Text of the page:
• B. Enormous costs associated with Gigawatt size of additions to VC Summer plant - specific to this project but applicable to others
  • C. Regulatory burdens. Intimately linked to fossil fuel dominance of political system.
    • i. LNT hypothesis in regulations, although it is highly unlikely to be biologically realistic
    • ii. Reworking of major aspects of construction to comply with regulations that regulator admits are not urgent.
  • D. Failure to attach adequate costs to carbon emissions. Bias in favor of wind & solar and against nuclear in climate-change proposals and legislation. This bias reaches to the highest international level - the IPCC. These issues are intimately related to A - fossil fuel dominance of economy and political system.
  • E. Short-term (quarterly) mindset of investment and banking community. Largely specific to US and parts of Europe. Aggravated by 2008 Recession. This is a big part of the reason why a nuclear projects in the UAE can succeed, but they can't in the US. I didn't compare with China or India because they have much lower labor costs than the US or the UAE
  • F. Entrenched anti-nuclear activism. I cannot consider this to be nearly as large a factor in this project failure as it was in projects like Shoreham in New York State. The reason is political. The average South Carolinian loves the outdoors but expresses that in ways consistent with conservative beliefs. Ducks Unlimited, local parks, deer clubs, and college football are much more supported by South Carolinians than are political/anti-nuclear groups like the Sierra Club, NRDC, and FOE. Sure, a few university people join these groups, but the average South Carolinian would rather be in the NRA (hunting) than in the Sierra Club, even a chapter that actually offers hikes.
  • G. Lack of leadership by both Democrats and Republicans in government. President Trump and Energy Secretary Perry have really disappointed here. While Democrats like Obama appoint outright anti-nuclear activists (Jaczko) to the NRC, Republicans like to say platitudes but do nothing in favor of nuclear energy, the strongest alternative to fossil fuels.
  • H. In America, bankers and lawyers run things. In China, the engineers run things.
  • I. Inertia by society in general. While scientists like Dr. James Hansen are highly motivated to support nuclear energy, the millions in the general public rarely have the mathematical aptitude to understand that wind and solar are not enough to replace fossil fuels in the context of a still-growing global population of 7.4 Billion.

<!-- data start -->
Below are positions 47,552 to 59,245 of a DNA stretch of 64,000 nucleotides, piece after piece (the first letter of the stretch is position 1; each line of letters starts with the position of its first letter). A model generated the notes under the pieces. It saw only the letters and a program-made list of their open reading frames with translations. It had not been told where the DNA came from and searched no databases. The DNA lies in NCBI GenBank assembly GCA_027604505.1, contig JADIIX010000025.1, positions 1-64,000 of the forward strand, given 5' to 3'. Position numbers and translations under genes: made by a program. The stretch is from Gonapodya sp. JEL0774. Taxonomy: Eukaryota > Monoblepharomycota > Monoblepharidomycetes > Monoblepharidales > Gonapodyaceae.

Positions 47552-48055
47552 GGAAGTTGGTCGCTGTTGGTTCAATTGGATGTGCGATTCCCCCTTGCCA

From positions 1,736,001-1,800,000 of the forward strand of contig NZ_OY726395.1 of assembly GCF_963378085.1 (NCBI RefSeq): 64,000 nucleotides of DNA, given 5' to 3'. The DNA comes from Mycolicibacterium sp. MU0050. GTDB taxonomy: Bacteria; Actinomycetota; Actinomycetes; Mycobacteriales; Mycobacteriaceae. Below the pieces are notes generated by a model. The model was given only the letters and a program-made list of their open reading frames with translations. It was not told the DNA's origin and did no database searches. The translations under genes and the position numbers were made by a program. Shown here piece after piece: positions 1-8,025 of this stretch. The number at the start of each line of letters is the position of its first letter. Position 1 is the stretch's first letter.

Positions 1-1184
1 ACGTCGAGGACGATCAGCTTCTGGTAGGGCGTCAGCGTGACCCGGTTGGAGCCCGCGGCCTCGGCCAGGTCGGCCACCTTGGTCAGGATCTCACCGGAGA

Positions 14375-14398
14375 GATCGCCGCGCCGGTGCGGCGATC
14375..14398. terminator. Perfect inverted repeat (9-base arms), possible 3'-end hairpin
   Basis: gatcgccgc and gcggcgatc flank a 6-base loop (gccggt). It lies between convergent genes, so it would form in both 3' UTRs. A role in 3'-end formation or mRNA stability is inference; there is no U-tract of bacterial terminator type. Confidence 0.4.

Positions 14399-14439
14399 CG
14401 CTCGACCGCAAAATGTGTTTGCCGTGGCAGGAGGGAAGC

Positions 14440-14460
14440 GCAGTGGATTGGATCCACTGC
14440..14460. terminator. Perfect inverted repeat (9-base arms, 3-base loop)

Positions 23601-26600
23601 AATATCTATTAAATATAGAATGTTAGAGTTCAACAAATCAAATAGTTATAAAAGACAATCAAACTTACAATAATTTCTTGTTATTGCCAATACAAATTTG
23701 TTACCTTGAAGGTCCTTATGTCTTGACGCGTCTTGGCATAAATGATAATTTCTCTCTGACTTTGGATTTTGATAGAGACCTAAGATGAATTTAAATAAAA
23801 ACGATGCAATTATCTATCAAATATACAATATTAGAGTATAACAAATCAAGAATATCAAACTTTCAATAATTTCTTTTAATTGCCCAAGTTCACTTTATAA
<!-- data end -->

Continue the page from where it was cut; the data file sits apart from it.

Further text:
Thursday, February 09, 2017

Watch For Fossil Fuel Deregulation Proposals

Keep your eyes out for fossil fuel-related deregulation legislation in Congress. Lobby for equivalent bills regarding nuclear energy.

Saturday, November 12, 2016

Occasional Blog Posts Coming Up.

I have not blogged for several years.

During those years, a great deal has changed within the United States and the world, and also in my personal life.

I am considering discussing these changes in some occasional future posts.

I will go ahead and make this first post an explanation of the name of this blog.

Firstly, this blog is named after the proposed William States Lee Nuclear Generating Station, near Gaffney, South Carolina. The station was named after William States Lee III, former chairman of Duke Power.

The plant's Construction and Operating License (COL) has been substantially delayed.

This blog cannot cover only this subject. For one thing, I no longer live in the general area of the Carolinas.

One subject I hope to discuss is infrastructure in the US. A robust infrastructure committment is my most earnest hope for the new Trump Administration. More about that later.

One little thing I'd like to do right now is to make it very clear that this blog is not related to Robert E. Lee, or to any other Lees other than William States Lee.

A note about comments: I am disabling them for most posts because I do not have the time to curate them.